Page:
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Ciaran Carson (1948 – 2019)

Monday 7th October 2019 at 10am 0 Comments

The Arts Council of Northern Ireland has learned with great sadness of the death of the highly-acclaimed Belfast poet, writer, musician, and former colleague at the Arts Council, Ciaran Carson, who has died after an illness on Sunday 6th October, aged 70.

Born in Belfast in 1948 and brought up bi-lingual, Ciaran Carson graduated from Queen’s University with a degree in English, before joining the Arts Council of Northern Ireland in 1975, where, until 1998, he served as Traditional Music Officer, then Literature Officer. In 2003, he was appointed Professor or English and the Founding Director of the Seamus Heaney Centre at Queen’s University. He retired from Queen’s in 2016, remaining Emeritus Professor of the School of Arts, English and Languages at Queen’s.

Ciaran Carson published his first collection of poetry, The New Estate, in 1976. He would go on to publish fourteen collections of poems, five prose books and celebrated translations of the Dante’s Inferno (2002), for which he was awarded the Oxford Weidenfeld Translation Prize, and the Irish saga, Táin Bó Cúailnge (2007).

His award-winning poetry collections include The Irish for No (1987), winner of the Alice Hunt Bartlett Award, Belfast Confetti (1990), which won the Irish Times Irish Literature Prize for Poetry, First Language: Poems (1993), winner of the TS Eliot Prize, Breaking News (2003), which won the Forward Poetry Prize, For All We Know (2008), shortlisted for both the 2008 TS Eliot Prize and the Costa Poetry Award, and From Elsewhere (2015), shortlisted for the Forward Prize for Best Collection. From There to Here (Selected Poems and Translations) was published on the occasion of his 70th birthday, in October 2018.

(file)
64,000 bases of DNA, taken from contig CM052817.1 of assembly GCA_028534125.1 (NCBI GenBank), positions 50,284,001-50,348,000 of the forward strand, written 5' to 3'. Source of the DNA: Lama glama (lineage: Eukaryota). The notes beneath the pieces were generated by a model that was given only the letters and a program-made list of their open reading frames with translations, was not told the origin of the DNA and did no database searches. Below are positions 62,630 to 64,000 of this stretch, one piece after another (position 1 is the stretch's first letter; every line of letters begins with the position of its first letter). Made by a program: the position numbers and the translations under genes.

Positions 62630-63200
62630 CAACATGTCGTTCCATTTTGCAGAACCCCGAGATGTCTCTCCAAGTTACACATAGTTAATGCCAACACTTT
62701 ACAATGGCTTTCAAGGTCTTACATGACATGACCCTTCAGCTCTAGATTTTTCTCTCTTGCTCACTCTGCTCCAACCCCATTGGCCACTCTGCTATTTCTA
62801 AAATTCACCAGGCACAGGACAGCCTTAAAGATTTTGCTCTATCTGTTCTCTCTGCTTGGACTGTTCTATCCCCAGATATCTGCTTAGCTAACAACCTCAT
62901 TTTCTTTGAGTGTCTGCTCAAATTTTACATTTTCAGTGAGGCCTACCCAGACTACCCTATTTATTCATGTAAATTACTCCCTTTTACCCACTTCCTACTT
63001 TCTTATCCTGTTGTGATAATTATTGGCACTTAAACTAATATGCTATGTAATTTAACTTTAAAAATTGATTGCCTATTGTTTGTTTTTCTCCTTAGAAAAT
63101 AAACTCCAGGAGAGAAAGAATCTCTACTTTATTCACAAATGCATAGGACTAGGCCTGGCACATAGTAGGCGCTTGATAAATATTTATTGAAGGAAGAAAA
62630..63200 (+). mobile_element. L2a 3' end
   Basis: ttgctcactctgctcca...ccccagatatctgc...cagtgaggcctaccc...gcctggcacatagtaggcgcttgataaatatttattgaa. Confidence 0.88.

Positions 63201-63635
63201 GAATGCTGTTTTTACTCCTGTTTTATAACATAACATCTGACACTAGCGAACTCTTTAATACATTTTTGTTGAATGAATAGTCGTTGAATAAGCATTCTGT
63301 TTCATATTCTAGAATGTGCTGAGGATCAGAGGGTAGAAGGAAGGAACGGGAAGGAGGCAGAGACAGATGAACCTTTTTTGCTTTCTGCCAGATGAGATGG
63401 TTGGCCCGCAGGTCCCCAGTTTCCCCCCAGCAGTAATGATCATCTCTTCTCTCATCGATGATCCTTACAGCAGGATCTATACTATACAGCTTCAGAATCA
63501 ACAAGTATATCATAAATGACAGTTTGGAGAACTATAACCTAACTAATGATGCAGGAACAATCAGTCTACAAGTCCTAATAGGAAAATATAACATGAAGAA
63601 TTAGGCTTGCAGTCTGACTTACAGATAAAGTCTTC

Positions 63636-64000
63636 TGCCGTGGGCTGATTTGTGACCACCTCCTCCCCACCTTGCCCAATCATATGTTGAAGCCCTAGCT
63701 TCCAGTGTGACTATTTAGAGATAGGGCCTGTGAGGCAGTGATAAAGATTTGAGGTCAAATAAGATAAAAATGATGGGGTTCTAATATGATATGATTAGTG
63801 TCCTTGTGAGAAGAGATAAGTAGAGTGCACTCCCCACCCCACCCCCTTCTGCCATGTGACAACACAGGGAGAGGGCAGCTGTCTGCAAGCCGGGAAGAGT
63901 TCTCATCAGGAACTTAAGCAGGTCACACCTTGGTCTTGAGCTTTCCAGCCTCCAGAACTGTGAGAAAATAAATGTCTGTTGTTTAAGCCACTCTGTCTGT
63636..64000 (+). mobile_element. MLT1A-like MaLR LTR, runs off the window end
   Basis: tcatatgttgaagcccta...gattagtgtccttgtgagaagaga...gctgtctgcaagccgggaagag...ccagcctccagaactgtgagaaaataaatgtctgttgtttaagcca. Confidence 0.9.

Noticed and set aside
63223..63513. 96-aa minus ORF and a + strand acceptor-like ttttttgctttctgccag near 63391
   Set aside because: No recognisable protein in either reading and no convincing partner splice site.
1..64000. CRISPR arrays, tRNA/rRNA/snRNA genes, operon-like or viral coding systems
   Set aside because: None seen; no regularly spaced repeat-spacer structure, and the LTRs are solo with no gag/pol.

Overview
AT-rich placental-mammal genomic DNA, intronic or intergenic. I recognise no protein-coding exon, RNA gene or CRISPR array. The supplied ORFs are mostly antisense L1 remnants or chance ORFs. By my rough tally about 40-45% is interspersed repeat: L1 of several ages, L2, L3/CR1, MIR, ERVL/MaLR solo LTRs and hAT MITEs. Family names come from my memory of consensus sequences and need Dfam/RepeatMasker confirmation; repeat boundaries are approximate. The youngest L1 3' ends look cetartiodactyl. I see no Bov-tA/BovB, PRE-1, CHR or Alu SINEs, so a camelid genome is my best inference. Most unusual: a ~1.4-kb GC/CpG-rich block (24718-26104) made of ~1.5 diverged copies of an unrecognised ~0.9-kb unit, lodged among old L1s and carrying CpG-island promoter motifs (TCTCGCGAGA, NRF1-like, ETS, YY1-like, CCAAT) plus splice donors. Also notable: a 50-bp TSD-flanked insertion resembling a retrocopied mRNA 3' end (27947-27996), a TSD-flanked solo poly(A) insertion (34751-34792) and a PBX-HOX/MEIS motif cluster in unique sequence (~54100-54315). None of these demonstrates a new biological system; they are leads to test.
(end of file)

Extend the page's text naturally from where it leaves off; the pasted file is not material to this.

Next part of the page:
His prose books include The Star Factory (1997), a memoir of Belfast, Fishing for Amber (1999) and Shamrock Tea (2001), a novel longlisted for the Booker Prize. Last Night’s Fun: About Time, Food and Music (1996), a book about Irish traditional music, reflects the author’s life-long interest in, and high level of accomplishment as, a musician.

Roisin McDonough, Chief Executive of the Arts Council of Northern Ireland, paid tribute:

“Ciaran Carson was a poet of extraordinary breadth and depth, and one of the best and most respected of his generation. His work is steeped in the presence of Belfast, its history, its cityscape, its language and its music, all of which he lived and translated into words of rare insight and brilliance. Even in his later works, which had become more expansive in their scope, he remained an artist who was, to the end, made in Belfast.”

Ciaran Carson is survived by his wife, the acclaimed fiddle player Deirdre Shannon, and their three children, Manus, Gerard and Mary.

Ciaran Carson’s essay, A fusillade of question-marks; some reflections on the art of the Troubles, written for the Arts Council’s Troubles Art Archive in 2009, can be viewed at the Troubles Art Archive, www.troublesarchive.com.

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